October 01, 2005

Cyclist's guide to the galaxy

I've always used biking as a cross-training sport, logging the most miles in the saddle during weeks or months of healing from intermittent running injuries. Cycling’s never been a passion, just a means to an end, a way to retain cardiopulmonary and muscle strength during a prolonged running layoff. When you build that stuff up over years, it’s depressing to lose it. I’ve always looked at time on the bike as nothing more than an investment in being able to run well once the pesky bone, joint or muscle of the moment had bounced back.

That view of cycling changed this summer. I’d climbed back on the bike in May, victim of a stress fracture, gloomily pedaling my way through rehab. It’s not that I hated being on the bike. I just didn’t love it. I looked at every road I pedaled down as a road I should have been running on.

Then July brought the Tour de France and Lance Armstrong. I watched every stage and studied the strategy, tactics and nuances of long-distance road cycling. By August, I’d embraced it as a more-than-half-full experience rather than a less-than-half-empty substitute for something else. I bought a new bike (whose gearshift combinations I’m still learning to finesse), brought my mileage up to as much as 50 in a single outing, kicked my top speed from 12 to about 17 miles per hour, learned how to pop wheels off and fix flats, and read every Lance Armstrong-related article or book I could find, including “It’s Not About the Bike: My Journey Back to Life,” which Armstrong wrote with Washington Post sports reporter, Sally Jenkins. I’m going to have my kids read it, not for what it says about sport, but for what it says about hope, our only real antidote to fear, which can paralyze. Hope keeps us moving.

Armed with a new attitude, I’ve been out exploring surrounding towns and cities on two wheels, and I ride almost as many days as I run. It’s wonderful, but biking one’s way through a car-centric society is also dangerous.

I’ve concluded that most drivers resent slowing down, putting cellphone conversations on hold, and giving cyclists a little extra berth. They defiantly resist this anti-American behavior and do what they can to send the message that yes, in fact, they do own the road and they’re not happy about sharing it. (I was careful when choosing my bike. I was more careful choosing my helmet. And I installed a big, oval rearview mirror at the end of my left hand grip and ride in the brightest, wackiest neon colors I can find. I make a beeline for any clothing rack that has screaming yellow or hot pink hanging on it.)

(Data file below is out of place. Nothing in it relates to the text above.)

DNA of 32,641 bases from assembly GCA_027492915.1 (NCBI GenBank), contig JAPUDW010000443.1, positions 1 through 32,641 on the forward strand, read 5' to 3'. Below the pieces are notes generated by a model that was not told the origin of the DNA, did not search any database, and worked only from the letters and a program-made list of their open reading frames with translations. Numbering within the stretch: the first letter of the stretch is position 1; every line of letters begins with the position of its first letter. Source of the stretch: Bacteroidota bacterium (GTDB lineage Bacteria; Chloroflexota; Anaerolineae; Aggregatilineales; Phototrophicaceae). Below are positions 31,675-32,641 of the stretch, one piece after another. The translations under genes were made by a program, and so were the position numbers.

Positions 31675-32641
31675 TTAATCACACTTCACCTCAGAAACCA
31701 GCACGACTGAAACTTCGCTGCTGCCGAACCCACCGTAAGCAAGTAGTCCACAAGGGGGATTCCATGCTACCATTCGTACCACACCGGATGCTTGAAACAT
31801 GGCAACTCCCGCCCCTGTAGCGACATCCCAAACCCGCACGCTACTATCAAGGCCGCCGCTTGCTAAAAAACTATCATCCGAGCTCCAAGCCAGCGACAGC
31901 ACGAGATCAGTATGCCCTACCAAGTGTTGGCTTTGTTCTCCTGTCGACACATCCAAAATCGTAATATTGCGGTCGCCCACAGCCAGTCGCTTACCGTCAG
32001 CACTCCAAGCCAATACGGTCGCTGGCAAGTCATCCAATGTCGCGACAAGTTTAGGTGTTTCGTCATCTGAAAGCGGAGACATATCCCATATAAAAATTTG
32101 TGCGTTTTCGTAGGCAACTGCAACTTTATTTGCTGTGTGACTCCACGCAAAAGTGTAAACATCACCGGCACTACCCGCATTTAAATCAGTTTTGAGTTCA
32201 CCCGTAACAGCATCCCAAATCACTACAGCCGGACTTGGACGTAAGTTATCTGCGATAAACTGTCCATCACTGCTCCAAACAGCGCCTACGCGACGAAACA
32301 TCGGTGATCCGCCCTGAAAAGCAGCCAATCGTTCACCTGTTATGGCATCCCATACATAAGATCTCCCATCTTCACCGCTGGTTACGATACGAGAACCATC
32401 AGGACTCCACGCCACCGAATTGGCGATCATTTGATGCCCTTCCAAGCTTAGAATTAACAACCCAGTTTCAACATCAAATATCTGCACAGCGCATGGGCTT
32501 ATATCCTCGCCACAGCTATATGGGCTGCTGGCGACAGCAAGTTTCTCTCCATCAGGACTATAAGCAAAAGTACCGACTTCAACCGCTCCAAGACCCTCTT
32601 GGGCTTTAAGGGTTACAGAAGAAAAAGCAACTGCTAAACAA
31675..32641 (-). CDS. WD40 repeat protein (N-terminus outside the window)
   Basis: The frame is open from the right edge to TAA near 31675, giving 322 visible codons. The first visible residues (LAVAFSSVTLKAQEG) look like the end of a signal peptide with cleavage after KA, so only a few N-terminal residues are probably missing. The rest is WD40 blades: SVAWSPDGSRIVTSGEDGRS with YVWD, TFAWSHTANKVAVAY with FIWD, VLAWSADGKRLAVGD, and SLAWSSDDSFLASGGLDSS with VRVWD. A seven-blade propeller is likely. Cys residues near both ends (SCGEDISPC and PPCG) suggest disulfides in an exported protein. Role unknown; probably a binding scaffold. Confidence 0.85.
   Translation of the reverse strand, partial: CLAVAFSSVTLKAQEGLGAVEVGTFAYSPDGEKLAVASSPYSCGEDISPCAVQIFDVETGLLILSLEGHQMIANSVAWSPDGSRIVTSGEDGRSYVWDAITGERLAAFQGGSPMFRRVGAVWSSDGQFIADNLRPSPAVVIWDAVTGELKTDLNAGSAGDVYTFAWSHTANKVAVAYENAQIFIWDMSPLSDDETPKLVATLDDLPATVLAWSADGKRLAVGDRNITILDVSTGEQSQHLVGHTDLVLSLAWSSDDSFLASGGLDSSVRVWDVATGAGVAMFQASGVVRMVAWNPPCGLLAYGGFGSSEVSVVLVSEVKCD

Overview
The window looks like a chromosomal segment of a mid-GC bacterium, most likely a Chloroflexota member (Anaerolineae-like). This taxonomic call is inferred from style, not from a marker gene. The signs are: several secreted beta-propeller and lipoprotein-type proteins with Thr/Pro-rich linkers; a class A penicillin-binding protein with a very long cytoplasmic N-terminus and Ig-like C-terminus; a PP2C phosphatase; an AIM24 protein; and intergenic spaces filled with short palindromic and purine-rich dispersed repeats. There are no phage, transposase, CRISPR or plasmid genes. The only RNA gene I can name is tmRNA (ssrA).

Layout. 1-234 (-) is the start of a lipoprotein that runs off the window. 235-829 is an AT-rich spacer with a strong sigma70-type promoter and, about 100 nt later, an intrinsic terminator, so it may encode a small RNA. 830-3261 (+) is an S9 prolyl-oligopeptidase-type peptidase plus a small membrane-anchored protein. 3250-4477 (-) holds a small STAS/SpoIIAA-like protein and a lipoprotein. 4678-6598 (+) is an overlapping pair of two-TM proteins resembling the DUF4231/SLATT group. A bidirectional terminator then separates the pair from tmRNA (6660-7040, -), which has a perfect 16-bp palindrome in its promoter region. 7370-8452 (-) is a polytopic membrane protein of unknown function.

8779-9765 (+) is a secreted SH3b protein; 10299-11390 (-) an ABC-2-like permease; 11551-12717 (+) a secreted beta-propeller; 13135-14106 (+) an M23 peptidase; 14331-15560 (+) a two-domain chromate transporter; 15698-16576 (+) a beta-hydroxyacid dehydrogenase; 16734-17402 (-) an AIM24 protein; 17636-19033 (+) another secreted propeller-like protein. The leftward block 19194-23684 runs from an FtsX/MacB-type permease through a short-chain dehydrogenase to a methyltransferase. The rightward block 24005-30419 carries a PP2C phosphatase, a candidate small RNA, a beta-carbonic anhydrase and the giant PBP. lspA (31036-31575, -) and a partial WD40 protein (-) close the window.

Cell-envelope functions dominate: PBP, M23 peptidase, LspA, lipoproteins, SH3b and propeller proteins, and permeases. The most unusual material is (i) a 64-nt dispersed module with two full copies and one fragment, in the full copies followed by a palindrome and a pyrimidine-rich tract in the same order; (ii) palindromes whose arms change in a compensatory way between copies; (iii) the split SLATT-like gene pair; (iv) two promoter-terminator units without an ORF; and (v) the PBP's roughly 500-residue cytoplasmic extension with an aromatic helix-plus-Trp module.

There are places in the world where bicycles get more respect. Like Belgium, which boasts bike paths than run the length and width of the country. When we were in Bruges (Brugge) (above), we explored the medieval canal city's heart on bikes provided free by our hotel, the Adornes, a budget gem with a killer breakfast included in the price. All over the city, people rode bikes, and cars were expected to yield and adapt.

But if you go to Bruges, take a helmet. I saw most people riding without, a decision that no doubt contributes to the city’s cyclist fatality rate. And ride smart. Don’t stop in the middle of a bike path to take a picture, or you might cause a bicycle pile-up.

Which would make you fodder for a post on a blog I found today: Unpopular Blog – The Filipino Twink Blogs Too. In his October 1, 2005 post, “Something Funny Happened On the Way Home,” the blogger, a Filipino expat living in Bruges who bikes to his job at a chocolate factory, used his keyboard to tsk-tsk the “stupid tourists” on bikes who don’t know the rules of the road. Here, the problem is drivers with cellphones and lead feet. There, the problem is cyclists with cameras and hands that can’t lay off the brakes.

Along with whatever skill and wisdom you bring to the rides of your life, a balance of fear and hope seems key to surviving and making it home, no matter what road you’re on.